At the beginning of the book, David Servan-Schrieber is looking at charts on Cancer survival curves and looking for actions he could take to extend his life expectancy following his diagnosis. What he ends up doing in the process is leaving a treasure trove of actions and lifestyle changes that people should consider that might help them avoid getting cancer. The PDF that comes with the book includes many of his reference charts related to dietary recommendations. The book is very poignant and sincere and leaves the listener with a deep appreciation for gift he has left.
While I was looking for a new book I stumbled across this one and I remembered seeing the old movie, so I took a chance - and I am glad I did. I cannot say enough about how excellent both the story and the narration were - I was completely absorbed from the first sentence all the way through to the end. Set sometime in the 20th century, a lot of the content seemed quaint, yet nevertheless intense. The length of the book was just right for this story - about 6 hours. If you enjoy Sci-Fi you will not be disappointed. Following the book there is a discussion with the narrator that is very interesting as well - he is the son of the director of the first movie.
I came across a recommendation for the “The magic of thinking big” while reading the “4 hour workweek”. The first thing that struck me was the narrator – he seemed very enthusiastic, but also seemed to be older. The more I listened though the narration really seemed to be the perfect complement to the content of the book. There is a great deal of really good information in the book and it is delivered in such a quaint way that it is almost like listening to someone you trust giving advice. I thoroughly enjoyed the book, found the information to be very informative. I would say the content is more focused on motivational and somewhat less focused on entrepreneurial content. Dr Schwartz passed away nearly 30 years ago, and yet the messages he conveys are as relevant today as they were then. I would highly recommend this book.
I picked up the Great Commanders primarily because the title seemed to cover such a diverse group of Military Leaders, many of whom I knew little about. The book was very enjoyable and one that I would recommend for World History buffs. The author treated each of the Commanders in a very even handed manner - noting good and bad character traits that they appeared to exhibit. Of particular interest to me was what seemed to be the motivating factor for each of the Commanders that are detailed in the book - some were fighting simply for glory, some for their very survival, and some for an ideal or a particular vision that they held. The book was enjoyable and one that I would recommend, but I will say that the content is high level and not incredibly detailed. If you are looking for detailed information of the individual commanders themselves then I would probably recommend reading biographies in lieu of this one. The narration was enthusiastic and for the most part above average.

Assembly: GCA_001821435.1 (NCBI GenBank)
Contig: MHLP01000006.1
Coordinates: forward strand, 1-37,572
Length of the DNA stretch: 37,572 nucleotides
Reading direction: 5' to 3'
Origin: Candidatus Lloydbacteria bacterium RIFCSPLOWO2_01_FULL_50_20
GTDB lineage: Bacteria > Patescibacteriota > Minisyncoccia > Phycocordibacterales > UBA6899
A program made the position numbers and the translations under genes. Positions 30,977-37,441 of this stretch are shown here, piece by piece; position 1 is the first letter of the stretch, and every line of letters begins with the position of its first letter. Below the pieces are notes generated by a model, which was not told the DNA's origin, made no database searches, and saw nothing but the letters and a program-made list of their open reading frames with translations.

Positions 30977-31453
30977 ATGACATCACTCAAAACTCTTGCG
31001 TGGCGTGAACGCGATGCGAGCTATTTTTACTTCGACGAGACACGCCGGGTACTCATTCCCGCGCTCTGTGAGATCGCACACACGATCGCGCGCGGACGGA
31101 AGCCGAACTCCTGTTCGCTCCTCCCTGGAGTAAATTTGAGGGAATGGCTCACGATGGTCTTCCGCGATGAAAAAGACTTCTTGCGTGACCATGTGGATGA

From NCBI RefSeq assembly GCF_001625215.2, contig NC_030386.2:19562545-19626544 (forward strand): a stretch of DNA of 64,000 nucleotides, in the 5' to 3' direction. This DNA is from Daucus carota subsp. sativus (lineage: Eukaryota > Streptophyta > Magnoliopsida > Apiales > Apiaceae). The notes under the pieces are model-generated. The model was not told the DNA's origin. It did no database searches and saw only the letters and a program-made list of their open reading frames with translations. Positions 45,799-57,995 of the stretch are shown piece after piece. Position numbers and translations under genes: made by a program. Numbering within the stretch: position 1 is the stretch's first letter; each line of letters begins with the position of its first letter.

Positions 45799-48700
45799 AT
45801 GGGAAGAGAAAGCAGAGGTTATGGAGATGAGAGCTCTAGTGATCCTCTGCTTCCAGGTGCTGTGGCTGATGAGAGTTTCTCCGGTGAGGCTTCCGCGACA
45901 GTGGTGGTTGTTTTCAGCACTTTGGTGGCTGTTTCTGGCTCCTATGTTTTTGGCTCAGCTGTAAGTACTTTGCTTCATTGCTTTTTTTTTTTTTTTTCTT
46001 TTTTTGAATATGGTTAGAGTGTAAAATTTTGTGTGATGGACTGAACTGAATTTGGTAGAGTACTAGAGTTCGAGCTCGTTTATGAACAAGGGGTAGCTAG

I stumbled onto this one as I was searching for books narrated by Frank Muller, one of my favorite narrators. What I found was a wonderful yarn about a humble, but determined Engineer that is singularly focused on doing the right thing, even at the peril of himself and his family. If you are looking for mystery, suspense, or jaw dropping plot twists then I would say that this isn’t the book for you. However, if you are looking for an excellent human interest story with likeable characters then I would highly recommend this one. I had never heard of Nevil Shute before reading this book but I found this book to be so enjoyable that I plan to try another one of his. The narration was exceptional.
There were portions of this book that were scary, but the vast majority of it wasn't. This book reminded me of the adage "hours and hours and hours of total boredom interrupted every now and then with a few moments of stark terror". After listening to it I wished I had skipped many sections as they seemed to be a total waste of time. This Audio book would probably lend itself more to an abridged version, if one existed. Narration was above average. If you like Stephen King Books you probably wouldn't be too disappointed in this one, but be prepared - it is an extremely long book that develops very, very slowly. I was very underwhelmed by the book.
While there is actually very little in this book about the conversion of Europe, it is nevertheless an interesting portrait of Constantine. The book focuses on Constantine's conversion and his subsequent push towards making Christianity the formal religion of the Empire. The book has a few sections that get a little dry when it focuses on the schisms and sects that began to emerge within Christianity is it grew within the Empire. Most of the focus in this book is actually on North Africa and the near east.